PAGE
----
Consumer food attitudes survey published by FSA
The Food Standards Agency’s Biannual Public Attitudes Tracker monitors consumer attitudes towards food-related issues, such as food safety, food health, labelling and transparency.
The Food Standards Agency (FSA) has published its Biannual Public Attitudes Tracker (November 2019) results. The tracker survey monitors changes in consumer attitudes to food-related issues in England, Wales and Northern Ireland.
The top food safety issues of concern for those surveyed were:
- Chemicals from the environment, such as lead, in food (32 percent)
- Food hygiene when eating out (31 percent)
- The use of pesticides to grow food (31 percent)
- Food poisoning (28 percent).
The top wider food issues of concern were:
- Food waste (57 percent)
- The amount of sugar in food (53 percent)
- Animal welfare (50 percent)
- Food prices (44 percent)
- The amount of salt in food (42 percent).
Awareness of different types of food poisoning has gradually increased in the last two years, according to the FSA. While awareness of Salmonella (now 92 percent) and E-coli (86 percent) were already relatively high, awareness of norovirus (60 percent) and Listeria (61 percent) have increased by eight and 15 percentage points since November 2017.
45 percent of respondents to the consumer attitudes survey reported concern about food safety in UK restaurants, pubs, cafes and takeaways. 40 percent of respondents reported concern about food safety in UK shops and supermarkets. Reported concern has continued to decrease slightly over time, indicating a general decline in concern about food safety in UK food outlets.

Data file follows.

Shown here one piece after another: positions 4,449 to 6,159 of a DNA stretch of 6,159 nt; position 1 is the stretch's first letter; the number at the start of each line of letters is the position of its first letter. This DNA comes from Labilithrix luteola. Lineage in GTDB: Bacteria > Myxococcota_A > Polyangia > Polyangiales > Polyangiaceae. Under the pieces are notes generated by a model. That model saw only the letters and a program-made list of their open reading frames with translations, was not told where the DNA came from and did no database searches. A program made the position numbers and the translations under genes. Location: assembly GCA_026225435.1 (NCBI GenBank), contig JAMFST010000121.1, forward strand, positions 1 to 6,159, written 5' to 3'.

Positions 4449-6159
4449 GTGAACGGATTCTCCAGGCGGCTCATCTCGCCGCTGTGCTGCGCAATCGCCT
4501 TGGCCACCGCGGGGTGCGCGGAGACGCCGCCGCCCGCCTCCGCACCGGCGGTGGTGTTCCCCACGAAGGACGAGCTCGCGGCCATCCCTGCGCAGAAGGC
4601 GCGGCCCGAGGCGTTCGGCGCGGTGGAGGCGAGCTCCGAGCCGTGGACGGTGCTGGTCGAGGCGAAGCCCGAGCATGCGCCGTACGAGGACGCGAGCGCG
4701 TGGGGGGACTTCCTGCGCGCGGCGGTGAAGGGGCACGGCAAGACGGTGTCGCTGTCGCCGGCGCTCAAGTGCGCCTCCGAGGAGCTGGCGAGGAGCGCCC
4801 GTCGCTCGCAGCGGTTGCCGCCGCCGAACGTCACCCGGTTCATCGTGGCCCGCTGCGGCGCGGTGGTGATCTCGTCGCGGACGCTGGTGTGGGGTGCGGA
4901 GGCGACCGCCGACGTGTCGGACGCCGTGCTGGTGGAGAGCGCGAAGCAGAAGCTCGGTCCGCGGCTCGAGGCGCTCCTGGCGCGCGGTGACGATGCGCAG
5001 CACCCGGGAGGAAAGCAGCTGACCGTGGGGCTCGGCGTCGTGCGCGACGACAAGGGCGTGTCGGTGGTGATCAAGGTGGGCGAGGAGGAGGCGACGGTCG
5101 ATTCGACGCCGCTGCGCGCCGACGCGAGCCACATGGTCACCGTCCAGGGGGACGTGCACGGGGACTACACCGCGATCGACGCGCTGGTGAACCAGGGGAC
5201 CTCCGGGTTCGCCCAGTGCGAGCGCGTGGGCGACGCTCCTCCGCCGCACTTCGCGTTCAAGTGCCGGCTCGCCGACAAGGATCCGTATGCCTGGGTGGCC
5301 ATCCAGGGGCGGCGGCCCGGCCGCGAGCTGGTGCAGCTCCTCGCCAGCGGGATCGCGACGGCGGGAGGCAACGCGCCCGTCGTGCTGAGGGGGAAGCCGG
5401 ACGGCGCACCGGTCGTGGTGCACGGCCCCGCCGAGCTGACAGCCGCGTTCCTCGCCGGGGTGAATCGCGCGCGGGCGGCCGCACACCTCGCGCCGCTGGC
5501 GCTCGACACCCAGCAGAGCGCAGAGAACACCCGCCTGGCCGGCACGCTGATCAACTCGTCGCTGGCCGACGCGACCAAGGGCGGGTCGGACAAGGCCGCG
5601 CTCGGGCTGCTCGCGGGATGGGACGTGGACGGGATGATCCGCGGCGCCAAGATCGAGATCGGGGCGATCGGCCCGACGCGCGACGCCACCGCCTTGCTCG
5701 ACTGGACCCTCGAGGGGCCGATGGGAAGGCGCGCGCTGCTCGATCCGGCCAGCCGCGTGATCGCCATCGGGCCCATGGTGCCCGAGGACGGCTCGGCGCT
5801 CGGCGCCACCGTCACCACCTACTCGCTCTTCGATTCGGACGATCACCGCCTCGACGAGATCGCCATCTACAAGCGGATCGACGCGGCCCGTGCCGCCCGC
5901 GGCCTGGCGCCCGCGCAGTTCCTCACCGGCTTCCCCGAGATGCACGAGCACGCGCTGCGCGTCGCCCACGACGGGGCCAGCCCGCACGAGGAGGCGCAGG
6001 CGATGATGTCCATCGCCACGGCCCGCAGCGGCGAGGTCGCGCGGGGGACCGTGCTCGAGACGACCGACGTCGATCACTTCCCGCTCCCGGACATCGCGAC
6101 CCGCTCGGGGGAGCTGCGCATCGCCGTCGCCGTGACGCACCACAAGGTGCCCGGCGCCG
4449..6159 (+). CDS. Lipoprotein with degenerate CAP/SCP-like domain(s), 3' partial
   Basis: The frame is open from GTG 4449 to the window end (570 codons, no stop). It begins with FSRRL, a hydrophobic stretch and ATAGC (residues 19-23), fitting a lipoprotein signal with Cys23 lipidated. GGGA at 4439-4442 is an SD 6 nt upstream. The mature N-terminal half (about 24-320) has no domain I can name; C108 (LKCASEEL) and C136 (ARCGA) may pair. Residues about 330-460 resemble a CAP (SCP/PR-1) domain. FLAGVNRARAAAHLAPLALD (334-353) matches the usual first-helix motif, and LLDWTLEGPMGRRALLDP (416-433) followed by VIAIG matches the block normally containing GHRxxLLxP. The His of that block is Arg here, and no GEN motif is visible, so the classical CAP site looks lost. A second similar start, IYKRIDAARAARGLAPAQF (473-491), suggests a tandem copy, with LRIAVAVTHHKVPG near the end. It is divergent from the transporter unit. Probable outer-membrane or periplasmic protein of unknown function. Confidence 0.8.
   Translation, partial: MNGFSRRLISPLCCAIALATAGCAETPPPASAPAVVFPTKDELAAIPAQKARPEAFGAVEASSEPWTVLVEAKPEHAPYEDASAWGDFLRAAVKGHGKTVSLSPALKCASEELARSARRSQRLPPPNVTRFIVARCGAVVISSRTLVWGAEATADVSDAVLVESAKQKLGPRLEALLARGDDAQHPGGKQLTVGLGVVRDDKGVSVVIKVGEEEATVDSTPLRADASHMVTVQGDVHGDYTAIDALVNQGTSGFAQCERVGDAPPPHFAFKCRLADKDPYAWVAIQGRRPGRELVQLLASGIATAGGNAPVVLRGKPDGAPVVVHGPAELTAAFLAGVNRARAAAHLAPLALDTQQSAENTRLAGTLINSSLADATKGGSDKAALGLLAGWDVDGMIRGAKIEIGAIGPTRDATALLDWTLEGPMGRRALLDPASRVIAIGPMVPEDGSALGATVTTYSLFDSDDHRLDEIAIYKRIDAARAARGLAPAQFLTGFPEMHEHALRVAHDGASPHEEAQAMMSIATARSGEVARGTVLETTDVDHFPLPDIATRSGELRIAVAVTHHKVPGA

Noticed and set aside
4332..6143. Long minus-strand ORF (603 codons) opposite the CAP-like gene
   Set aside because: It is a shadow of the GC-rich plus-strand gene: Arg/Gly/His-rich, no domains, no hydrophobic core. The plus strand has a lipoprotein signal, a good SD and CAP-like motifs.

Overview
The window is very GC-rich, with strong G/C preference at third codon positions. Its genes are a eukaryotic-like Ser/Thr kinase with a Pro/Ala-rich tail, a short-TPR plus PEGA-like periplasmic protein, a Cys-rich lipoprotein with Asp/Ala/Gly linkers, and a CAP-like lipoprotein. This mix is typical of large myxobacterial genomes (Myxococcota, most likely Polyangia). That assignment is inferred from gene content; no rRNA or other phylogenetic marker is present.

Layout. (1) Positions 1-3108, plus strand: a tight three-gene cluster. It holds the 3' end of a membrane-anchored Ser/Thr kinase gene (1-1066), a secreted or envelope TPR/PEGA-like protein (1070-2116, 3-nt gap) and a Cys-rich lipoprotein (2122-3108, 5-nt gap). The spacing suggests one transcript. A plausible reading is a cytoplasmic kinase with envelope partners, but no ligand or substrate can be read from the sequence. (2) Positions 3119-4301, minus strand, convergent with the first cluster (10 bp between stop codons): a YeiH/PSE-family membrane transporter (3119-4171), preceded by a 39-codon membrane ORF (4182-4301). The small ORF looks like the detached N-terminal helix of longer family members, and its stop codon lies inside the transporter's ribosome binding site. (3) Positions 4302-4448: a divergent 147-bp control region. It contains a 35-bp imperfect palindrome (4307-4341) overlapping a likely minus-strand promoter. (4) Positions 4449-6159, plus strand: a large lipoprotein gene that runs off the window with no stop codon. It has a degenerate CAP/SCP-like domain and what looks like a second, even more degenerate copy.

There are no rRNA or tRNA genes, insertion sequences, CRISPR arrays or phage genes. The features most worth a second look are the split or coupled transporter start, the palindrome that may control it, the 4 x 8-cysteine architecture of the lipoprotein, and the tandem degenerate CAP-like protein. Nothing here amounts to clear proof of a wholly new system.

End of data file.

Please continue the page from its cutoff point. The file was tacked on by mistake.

The average score of the composite measure of trust in the FSA was seven out of 10 and the average score for the composite measure of trust in the food system was 3.7 out of five.
Further findings demonstrated that 78 percent of respondents reported being aware of the FSA, similar to previous waves. Of those aware of the FSA, 73 percent trusted the FSA to do its job, and 68 percent reported that they trust the FSA to tell the truth in the information it provides. Ensuring that food was safe to eat was the main issue respondents (90 percent) reported the FSA to be responsible for.
The majority reported that they trust that food is what it says it is and is accurately labelled (78 percent) and 76 percent trusted the authenticity of ingredients/origin/quality of food. Findings also demonstrated that 83 percent of respondents felt they had enough information about what food contains to make their food choices.
Fieldwork for this wave took place in November 2019 when a representative sample of 2,101 adults aged 16 and over in England, Wales and Northern Ireland were interviewed face-to-face.